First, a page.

Quick Answer: What Is Diamond In Chemistry?

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Is a diamond an element?

The quick answer is: Diamond is a pure element, carbon; gold is a pure element, gold; and rust is a compound, Iron Oxide, of iron and Oxygen. Diamond is pure elemental carbon, compressed to its crystal form, under extreme heat and pressure deep within the Earth. The symbol for carbon is C.

What is a diamond used for?

They are known particularly for their use in jewelry, such as rings or necklaces, because of their durability and their luster. However, most diamonds are used industrially. Because of their hardness, diamonds are extremely useful when used to cut, grind, or drill other materials.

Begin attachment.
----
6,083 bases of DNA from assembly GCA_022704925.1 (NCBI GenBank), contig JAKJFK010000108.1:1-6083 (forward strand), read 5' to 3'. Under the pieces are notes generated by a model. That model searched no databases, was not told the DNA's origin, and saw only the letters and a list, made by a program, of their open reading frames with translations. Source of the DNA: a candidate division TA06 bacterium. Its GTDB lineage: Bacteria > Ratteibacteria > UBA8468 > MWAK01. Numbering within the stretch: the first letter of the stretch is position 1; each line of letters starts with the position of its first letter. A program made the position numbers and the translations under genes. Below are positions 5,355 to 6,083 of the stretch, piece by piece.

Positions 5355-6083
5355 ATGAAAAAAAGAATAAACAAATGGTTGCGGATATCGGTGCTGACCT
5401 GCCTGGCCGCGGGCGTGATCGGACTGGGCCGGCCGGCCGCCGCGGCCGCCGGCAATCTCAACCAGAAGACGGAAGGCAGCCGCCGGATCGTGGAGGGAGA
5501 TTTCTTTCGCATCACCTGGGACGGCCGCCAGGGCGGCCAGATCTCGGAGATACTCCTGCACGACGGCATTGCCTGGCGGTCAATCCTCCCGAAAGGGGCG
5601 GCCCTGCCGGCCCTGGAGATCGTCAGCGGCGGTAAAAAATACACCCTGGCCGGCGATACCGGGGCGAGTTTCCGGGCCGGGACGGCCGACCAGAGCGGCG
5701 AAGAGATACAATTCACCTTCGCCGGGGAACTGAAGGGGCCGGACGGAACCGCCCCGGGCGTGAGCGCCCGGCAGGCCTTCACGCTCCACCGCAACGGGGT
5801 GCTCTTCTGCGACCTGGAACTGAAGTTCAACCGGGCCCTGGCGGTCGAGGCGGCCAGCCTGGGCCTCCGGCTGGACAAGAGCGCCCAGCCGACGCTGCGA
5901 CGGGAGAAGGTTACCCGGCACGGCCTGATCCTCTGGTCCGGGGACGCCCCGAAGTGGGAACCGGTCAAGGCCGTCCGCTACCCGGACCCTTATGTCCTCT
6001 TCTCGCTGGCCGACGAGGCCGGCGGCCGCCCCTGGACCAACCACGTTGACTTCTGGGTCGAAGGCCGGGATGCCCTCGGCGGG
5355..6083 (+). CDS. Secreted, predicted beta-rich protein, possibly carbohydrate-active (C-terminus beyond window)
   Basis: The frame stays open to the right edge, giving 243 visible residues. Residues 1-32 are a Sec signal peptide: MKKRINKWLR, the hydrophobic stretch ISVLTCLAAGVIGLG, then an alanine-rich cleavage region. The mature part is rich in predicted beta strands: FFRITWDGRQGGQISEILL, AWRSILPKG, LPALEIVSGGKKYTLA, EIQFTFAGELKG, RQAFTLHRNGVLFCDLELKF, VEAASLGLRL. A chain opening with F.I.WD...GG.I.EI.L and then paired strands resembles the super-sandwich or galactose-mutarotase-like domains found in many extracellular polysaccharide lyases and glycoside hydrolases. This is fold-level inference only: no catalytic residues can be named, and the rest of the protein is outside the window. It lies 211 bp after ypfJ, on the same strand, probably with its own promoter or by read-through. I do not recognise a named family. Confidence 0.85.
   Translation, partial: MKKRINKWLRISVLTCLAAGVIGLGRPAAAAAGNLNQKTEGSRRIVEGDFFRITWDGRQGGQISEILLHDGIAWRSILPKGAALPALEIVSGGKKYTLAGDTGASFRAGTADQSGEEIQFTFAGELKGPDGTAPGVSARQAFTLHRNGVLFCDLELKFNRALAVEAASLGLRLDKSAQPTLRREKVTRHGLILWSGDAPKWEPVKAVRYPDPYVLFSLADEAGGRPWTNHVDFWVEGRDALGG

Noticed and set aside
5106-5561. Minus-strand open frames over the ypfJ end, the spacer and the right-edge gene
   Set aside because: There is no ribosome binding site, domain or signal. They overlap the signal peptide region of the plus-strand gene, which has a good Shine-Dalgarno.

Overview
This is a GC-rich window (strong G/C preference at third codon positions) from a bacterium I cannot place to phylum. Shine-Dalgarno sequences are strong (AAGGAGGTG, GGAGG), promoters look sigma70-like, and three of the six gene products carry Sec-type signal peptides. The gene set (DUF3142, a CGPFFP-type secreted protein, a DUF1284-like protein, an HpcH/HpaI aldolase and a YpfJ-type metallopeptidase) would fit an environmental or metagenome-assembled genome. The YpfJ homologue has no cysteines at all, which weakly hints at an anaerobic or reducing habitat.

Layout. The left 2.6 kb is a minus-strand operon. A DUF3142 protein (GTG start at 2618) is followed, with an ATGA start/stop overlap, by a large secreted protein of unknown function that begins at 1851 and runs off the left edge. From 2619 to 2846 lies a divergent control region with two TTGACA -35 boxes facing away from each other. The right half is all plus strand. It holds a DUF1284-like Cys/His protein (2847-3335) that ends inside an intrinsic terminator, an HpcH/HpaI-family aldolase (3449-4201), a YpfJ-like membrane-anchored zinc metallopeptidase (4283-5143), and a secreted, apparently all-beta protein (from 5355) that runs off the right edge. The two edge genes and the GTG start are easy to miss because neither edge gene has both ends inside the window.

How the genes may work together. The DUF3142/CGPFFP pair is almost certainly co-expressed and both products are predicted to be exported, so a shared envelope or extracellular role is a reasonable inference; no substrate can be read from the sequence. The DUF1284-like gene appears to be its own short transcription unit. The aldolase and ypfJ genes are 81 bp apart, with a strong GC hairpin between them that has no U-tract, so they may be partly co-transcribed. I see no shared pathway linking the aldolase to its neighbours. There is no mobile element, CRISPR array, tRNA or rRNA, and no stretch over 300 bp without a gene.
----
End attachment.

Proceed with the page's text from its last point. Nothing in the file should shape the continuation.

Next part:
How the diamond is formed?

1) Diamond Formation in Earth’s Mantle. Geologists believe that the diamonds in all of Earth’s commercial diamond deposits were formed in the mantle and delivered to the surface by deep-source volcanic eruptions. These eruptions produce the kimberlite and lamproite pipes that are sought after by diamond prospectors.

What is a diamond molecule?

Single crystal diamond is literally a single molecule. Every carbon is covalently bonded to the whole. A modest level of impurities makes no difference. Diamond, graphite, and buckeyballs are not organic compounds, for they are not compounds.